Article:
Municipal solid waste, or MSW, contains mostly food products, about 56 percent of the total amount of refuse. A significant portion of this waste is compostable and offers a new frontier in recycling. The United States produces 250 million pounds of MSW every year. There are about 150 communities in the United States that collect this material and compost it including Seattle, Portland, San Francisco, and San Antonio. New York City is starting a pilot program to convert portions of its MSW into compost as well. Food waste is the easiest MSW to target for large-scale municipal composting projects. If even a small fraction of all the food waste is composted, it could produce an endless supply of compost for urban and rural farms.
European countries have already demonstrated that large-scale composting is economically feasible. The Netherlands recycles 28 percent, Austria recycles 34 percent, and Spain, France, and Germany each compost about 18 percent of their MSW. On average, the European Union composts about 15 percent of its waste. The following details the benefits of municipal composting and recycling programs in the United States. Landfills produce extraordinary amounts of greenhouse gases, including methane, which is 28 to 36 times more destructive than carbon dioxide. Also, landfills are typically located far away from cities, so the collection and transportation of waste further contributes to greenhouse gases. In total, the EPA estimates that landfills are the third-largest contributor of greenhouse gases in the world. Composting programs that remove food waste from the MSW would significantly reduce some of the greenhouse gases associated with landfills.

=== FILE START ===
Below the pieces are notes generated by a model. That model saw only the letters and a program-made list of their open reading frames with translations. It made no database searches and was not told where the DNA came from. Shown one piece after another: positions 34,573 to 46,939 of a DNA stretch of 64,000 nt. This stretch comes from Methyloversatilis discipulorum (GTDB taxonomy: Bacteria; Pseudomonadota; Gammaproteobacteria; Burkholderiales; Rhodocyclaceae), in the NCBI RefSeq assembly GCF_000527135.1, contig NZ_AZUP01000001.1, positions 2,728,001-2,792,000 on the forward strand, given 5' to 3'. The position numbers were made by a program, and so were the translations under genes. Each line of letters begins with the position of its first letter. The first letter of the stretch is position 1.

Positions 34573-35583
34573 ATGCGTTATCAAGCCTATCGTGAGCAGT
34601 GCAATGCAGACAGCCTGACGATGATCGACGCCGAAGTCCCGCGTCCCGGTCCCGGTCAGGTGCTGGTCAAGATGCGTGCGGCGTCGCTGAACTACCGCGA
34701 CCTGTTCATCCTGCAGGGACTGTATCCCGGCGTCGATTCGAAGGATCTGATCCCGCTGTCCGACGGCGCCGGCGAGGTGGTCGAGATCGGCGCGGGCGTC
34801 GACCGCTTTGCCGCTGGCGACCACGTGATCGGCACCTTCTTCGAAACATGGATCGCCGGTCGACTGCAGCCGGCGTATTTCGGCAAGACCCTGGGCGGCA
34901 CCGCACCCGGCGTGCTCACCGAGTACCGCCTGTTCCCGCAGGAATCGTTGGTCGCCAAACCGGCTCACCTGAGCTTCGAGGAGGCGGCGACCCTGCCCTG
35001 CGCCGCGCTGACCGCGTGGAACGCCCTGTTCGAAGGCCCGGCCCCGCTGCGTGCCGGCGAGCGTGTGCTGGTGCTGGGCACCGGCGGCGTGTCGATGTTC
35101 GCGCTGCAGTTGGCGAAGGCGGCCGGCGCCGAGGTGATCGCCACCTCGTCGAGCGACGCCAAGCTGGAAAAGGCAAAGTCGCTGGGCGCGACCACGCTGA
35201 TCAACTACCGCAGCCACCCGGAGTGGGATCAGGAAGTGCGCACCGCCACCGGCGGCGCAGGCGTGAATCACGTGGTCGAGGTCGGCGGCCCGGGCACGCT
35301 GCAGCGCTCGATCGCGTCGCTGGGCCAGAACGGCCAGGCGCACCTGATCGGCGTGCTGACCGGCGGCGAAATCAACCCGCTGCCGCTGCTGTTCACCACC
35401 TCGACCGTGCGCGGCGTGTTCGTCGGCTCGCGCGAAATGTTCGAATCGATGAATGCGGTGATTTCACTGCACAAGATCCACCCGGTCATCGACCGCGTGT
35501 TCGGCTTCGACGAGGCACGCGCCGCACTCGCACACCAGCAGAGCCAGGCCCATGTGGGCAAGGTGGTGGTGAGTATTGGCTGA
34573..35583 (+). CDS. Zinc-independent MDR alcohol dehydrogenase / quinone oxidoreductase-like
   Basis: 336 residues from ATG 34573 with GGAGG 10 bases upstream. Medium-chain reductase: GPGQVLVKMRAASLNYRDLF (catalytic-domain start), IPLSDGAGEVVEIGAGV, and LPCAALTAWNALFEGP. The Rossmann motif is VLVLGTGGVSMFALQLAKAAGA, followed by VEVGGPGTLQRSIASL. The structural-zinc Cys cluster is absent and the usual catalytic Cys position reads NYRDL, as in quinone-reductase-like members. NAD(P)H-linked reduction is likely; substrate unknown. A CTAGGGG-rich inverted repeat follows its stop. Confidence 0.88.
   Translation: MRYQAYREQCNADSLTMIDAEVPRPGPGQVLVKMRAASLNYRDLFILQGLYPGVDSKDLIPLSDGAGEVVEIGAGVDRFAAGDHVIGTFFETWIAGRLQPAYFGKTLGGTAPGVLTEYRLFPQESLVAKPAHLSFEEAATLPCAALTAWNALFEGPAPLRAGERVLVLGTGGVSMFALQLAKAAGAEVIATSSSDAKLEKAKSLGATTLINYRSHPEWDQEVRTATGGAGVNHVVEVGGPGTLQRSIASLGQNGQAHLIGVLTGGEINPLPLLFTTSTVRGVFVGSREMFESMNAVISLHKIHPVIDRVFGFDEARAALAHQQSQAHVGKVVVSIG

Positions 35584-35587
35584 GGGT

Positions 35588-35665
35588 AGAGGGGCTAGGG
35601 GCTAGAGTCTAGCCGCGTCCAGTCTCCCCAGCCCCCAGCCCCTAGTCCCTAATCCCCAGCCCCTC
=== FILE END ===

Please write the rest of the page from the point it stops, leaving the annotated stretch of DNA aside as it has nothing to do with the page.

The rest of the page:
Proven recycling programs

Recycling programs are already moderately effective at sorting through MSW. In 2011, the United States recycled 87 million tons of waste. Organic materials (albeit paper) accounted for the largest share, which was 14.6 percent. Paper recycling programs have proven that municipal composting can work well. Unfortunately, food waste only accounted for 1.6 percent of recycled materials, but it is possible to increase that portion. New York is the largest contributor of MSW. Its pilot program is steadily expanding and included over 100,000 households in 2014. The program covers schools, high-rises, and individual homes. The city spends over $85 million a year to remove food waste. Composting can offset those costs and save money for everyone. Additionally, San Francisco demonstrated the economic viability of municipal composting in 2002 when it enacted its recycling program. Residents have three bins for trash, non-compostable recyclables, and compostable recyclables. This city set a goal of diverting 75 percent of waste from landfills by 2010. In 2011, San Francisco diverted 78 percent and is set to reach its goal of 100 percent diversion by 2020.

Municipal composting with windrow turners from SCARAB International

If you would like to know more about recycling food waste or municipal composting methods, contact SCARAB International in White Deer Texas. We provides customized compost turners to fit your unique needs. We recognize the great benefit that composting can provide to the environment and to municipalities across the world. Call us at (806) 883-7621 or Contact Us by email to learn more about our compost turners and our services. We offer new, refurbished, and used compost turners, as well as leasing options.